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 ORIGINAL ARTICLE
Year : 2014  |  Volume : 32  |  Issue : 1  |  Page : 31-34

Plasmid-mediated quinolone resistance in typhoidal Salmonellae: A preliminary report from South India


Department of Microbiology, Jawaharlal Institute of Post Graduate Medical Education and Research, Gorimedu, Puducherry, India

Correspondence Address:
B N Harish
Department of Microbiology, Jawaharlal Institute of Post Graduate Medical Education and Research, Gorimedu, Puducherry
India
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Source of Support: Jawaharlal Institute of Post Graduate Medical Education and Research, Gorimedu, Puducherry, India,, Conflict of Interest: None


DOI: 10.4103/0255-0857.124292

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Background: Fluoroquinolones are the drugs extensively employed for the treatment of Salmonella infections. Over the couple of decades that have elapsed since the introduction of fluoroquinolones, resistance to these agents by Enterobacteriaceae family members has become common and widespread. Although fluoroquinolone resistance is mediated by genomic DNA (deoxyribonucleic acid) as well as plasmid DNA, the plasmid-mediated quinolone resistance (PMQR) facilitates higher level resistance by interacting with genomic mechanism and is capable of horizontal spread. Materials and Methods: During a period of 1-year, 63 typhoidal Salmonellae were isolated from 14,050 blood cultures and one parietal wall abscess. 36 (56.25%) were Salmonella Typhi and 27 (42%) were Salmonella Paratyphi A. They were all screened for resistance by the disc diffusion method and their minimum inhibitory concentrations were determined using agar dilution, broth dilution and E-strip method. Ciprofloxacin resistant isolates were screened for PMQR determinants by polymerase chain reaction assay. Results: All the 63 isolates were resistant to nalidixic acid. Among the 36 S. Typhi isolates 20 were resistant to ciprofloxacin, of which 14 carried the plasmid gene qnrB and one carried the aac(6')-Ib-cr gene. qnrA and qnrS genes were not detected. Ciprofloxacin resistance was not seen in any of the S. Paratyphi A isolates. Conclusion: The antibiotic sensitivity pattern of typhoidal Salmonellae shows an increasing trend of PMQR. The allele B of qnr gene was found to be the predominant cause of PMQR in this study.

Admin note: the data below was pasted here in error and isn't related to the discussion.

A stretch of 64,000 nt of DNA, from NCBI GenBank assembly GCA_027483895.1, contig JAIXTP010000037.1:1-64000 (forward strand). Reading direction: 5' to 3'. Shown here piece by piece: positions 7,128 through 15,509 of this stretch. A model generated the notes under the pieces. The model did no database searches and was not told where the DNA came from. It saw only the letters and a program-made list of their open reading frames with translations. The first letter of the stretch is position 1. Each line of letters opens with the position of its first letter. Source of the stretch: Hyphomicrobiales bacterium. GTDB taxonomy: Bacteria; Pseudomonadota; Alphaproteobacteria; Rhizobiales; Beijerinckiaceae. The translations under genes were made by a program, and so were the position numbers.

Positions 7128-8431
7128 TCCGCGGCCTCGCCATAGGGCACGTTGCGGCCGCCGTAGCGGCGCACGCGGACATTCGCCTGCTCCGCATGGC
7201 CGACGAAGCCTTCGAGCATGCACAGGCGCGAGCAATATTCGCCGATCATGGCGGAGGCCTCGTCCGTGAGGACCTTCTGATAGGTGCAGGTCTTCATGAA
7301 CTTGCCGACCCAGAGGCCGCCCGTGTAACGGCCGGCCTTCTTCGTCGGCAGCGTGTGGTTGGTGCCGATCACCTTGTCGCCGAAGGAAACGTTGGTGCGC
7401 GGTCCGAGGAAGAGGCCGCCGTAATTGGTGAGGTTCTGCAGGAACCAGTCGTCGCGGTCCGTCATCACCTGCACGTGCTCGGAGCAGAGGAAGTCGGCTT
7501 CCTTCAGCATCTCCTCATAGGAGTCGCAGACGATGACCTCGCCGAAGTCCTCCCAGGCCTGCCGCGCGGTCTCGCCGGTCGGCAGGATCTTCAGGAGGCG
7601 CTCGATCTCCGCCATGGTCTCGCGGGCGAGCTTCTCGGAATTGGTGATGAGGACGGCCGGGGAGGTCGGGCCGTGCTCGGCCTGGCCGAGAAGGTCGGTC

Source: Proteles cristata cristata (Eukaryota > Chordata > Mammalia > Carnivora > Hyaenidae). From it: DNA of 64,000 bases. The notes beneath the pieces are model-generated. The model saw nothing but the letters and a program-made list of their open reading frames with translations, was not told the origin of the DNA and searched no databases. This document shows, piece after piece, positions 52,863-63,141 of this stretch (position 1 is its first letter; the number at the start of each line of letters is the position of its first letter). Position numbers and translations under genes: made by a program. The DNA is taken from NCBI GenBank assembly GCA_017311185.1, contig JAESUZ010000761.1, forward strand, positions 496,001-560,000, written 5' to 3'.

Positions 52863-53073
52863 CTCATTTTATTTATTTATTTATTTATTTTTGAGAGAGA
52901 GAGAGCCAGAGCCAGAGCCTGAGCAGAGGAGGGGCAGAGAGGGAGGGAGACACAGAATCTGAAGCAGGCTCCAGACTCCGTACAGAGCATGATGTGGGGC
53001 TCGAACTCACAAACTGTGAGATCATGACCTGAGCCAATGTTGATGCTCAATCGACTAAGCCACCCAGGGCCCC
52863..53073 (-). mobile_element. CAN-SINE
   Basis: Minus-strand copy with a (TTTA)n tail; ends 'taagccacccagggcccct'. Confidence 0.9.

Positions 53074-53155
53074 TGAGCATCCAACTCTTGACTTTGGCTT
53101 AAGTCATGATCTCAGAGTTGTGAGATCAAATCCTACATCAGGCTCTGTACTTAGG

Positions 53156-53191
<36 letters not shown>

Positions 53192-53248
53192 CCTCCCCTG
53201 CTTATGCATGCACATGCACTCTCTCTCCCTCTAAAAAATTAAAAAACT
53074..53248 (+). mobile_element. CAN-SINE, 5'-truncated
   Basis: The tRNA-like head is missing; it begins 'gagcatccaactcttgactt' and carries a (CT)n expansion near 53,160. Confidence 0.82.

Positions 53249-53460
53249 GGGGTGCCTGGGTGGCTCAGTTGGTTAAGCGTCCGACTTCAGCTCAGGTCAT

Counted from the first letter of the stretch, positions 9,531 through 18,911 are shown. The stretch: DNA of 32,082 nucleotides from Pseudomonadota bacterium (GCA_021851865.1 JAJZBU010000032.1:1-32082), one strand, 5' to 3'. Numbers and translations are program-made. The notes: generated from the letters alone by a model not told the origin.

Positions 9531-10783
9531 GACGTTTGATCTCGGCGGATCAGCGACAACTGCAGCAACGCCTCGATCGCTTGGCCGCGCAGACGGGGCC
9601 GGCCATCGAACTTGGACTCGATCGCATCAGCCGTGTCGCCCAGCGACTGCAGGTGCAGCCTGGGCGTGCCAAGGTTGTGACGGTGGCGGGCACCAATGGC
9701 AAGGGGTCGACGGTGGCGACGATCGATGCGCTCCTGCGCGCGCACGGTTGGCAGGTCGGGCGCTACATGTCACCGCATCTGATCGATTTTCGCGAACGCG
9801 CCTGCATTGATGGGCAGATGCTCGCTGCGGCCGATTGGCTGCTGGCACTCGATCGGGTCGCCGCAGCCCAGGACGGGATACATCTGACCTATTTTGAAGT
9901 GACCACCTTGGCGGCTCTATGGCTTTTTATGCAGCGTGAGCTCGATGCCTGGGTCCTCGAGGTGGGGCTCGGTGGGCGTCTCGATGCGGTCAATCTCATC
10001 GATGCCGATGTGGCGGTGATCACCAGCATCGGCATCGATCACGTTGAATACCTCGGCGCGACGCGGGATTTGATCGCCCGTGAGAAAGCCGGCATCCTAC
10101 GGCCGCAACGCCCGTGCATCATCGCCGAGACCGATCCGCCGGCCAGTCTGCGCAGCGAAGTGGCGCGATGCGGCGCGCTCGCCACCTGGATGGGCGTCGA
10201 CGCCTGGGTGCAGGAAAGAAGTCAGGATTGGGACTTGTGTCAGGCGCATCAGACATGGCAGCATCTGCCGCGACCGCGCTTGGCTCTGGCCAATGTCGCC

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2004 - Indian Journal of Medical Microbiology
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